Plans have been announced by the Government for the creation of 75 new free schools and sixth forms, which will mean 14,000 extra school places for children will be opened up.

In 55 Education Investment Areas identified in the Levelling Up White Paper, councils will be prioritised for up to 15 new mainstream schools, including standalone sixth forms.

The first of a new wave of up to 60 special and alternative provision (AP) free schools will open from September 2025, creating 4,500 new school places.

The AP schools will keep pupils who have been excluded or at risk of exclusion engaged with their education, as well as offering behavioural and mental health support, the Government said.

The Argus: Standalone sixth forms will be part of the levelling up education agenda (PA)Standalone sixth forms will be part of the levelling up education agenda (PA)

The Department for Education said that the school places build on commitments made in the levelling up and schools white papers, as well as the special educational needs and disabilities (SEND) and AP green papers, aiming to end a “postcode lottery” for pupils with special educational needs.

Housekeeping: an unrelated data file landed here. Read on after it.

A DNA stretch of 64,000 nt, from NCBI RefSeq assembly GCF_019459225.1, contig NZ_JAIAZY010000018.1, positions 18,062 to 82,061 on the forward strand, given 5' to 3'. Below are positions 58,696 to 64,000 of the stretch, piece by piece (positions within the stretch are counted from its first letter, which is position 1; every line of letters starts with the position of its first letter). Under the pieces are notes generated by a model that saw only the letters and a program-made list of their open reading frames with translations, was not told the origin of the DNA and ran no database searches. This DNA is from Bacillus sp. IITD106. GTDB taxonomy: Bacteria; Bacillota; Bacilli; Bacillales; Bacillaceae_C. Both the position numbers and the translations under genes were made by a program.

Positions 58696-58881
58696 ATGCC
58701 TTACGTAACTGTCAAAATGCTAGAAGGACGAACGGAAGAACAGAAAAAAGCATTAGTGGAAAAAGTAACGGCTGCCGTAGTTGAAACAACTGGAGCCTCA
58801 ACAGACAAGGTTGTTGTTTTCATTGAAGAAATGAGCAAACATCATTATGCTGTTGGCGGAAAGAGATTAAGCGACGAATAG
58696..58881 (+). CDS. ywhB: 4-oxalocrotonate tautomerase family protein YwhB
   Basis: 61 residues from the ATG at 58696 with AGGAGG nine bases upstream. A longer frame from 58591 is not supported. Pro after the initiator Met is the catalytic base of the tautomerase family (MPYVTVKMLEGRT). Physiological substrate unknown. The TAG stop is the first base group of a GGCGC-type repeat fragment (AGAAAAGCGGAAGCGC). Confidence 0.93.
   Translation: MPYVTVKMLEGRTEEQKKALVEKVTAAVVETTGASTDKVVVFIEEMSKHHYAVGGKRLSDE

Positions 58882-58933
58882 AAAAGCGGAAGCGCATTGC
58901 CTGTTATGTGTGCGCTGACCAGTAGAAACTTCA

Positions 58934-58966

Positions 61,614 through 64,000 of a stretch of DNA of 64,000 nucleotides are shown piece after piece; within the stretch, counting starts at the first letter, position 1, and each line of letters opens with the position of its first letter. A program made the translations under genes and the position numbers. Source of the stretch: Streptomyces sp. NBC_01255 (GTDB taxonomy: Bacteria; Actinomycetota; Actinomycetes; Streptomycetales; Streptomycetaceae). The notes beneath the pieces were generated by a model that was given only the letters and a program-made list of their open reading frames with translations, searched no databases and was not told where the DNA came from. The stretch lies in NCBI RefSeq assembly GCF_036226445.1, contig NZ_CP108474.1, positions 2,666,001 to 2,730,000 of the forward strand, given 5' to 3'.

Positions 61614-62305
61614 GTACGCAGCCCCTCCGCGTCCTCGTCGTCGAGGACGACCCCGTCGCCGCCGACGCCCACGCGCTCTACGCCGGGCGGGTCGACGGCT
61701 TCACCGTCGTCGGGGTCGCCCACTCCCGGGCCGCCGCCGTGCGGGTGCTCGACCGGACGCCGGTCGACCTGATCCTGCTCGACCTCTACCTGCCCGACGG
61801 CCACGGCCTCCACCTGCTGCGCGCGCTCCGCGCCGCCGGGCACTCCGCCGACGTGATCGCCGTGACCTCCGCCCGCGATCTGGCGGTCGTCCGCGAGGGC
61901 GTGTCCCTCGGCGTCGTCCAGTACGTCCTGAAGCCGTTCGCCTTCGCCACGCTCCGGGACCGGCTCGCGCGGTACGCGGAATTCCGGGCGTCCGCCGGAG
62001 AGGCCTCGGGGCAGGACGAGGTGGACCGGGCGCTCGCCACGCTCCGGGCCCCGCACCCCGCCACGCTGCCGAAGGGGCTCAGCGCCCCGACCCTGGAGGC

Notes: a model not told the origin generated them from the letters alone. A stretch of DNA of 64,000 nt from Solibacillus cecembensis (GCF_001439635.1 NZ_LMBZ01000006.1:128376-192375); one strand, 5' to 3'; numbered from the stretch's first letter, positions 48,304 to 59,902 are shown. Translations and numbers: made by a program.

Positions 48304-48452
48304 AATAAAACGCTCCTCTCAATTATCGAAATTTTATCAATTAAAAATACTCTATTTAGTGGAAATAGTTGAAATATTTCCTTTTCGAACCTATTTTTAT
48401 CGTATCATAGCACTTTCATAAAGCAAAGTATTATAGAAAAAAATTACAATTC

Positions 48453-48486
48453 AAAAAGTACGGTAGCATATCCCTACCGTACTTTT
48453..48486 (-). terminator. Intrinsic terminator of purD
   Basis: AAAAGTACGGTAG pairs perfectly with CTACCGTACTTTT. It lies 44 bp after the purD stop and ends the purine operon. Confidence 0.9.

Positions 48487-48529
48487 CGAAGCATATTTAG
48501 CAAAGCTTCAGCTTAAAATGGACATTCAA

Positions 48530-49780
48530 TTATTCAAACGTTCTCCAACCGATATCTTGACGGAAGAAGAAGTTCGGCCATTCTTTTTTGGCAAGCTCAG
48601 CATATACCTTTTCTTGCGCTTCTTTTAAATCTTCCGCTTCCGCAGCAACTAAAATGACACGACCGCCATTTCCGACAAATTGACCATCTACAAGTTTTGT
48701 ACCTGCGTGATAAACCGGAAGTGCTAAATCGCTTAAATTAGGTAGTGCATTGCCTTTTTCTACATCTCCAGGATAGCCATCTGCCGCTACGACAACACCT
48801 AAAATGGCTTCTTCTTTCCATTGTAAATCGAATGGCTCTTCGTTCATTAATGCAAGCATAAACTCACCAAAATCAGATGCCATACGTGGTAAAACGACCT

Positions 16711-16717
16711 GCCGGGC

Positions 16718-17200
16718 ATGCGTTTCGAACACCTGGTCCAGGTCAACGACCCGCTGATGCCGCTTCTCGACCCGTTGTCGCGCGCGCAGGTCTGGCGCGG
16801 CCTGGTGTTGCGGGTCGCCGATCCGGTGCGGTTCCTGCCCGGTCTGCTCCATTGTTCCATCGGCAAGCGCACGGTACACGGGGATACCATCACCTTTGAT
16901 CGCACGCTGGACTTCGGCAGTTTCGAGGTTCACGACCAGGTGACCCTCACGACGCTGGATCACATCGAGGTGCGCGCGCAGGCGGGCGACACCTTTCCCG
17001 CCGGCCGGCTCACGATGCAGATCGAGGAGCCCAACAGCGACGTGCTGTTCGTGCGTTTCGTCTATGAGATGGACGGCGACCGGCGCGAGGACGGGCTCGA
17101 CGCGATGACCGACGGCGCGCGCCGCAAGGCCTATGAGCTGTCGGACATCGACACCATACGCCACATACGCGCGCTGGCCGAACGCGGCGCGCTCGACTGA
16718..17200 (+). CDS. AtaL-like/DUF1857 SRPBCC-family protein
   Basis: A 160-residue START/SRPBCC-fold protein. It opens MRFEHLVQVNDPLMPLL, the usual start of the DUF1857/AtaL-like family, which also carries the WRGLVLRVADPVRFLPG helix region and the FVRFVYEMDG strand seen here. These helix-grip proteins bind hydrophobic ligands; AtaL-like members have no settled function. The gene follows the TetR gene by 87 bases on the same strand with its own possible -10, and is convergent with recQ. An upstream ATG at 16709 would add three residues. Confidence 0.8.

Education Secretary Nadhim Zahawi said: “All children have the right to a high-quality education. Parents should feel confident that their local school works for their child, no matter where they live or their ability.

“From mainstream education which can provide for every need, to specialist teachers and equipment in tailored settings, our new schools across the country will continue to make sure that every child, in every corner of the country, gets the support they need to succeed.”

Julie McCulloch, policy director at the Association of School and College Leaders, said that while headteachers welcomed the creation of new school and sixth form places, “we would urge the Government against creating super-selective standalone sixth forms”.

“As the chair of the Social Mobility Commission, Katharine Birbalsingh, said on Thursday in her inaugural speech, social mobility should not be just about making elite pathways for a few but should work for a wider range of people.

“The danger of super-selective sixth forms is that they will simply take the most academically able young people from existing sixth form provision with consequent damage to those institutions and a demoralising impact on other young people who do not make the cut,” she said.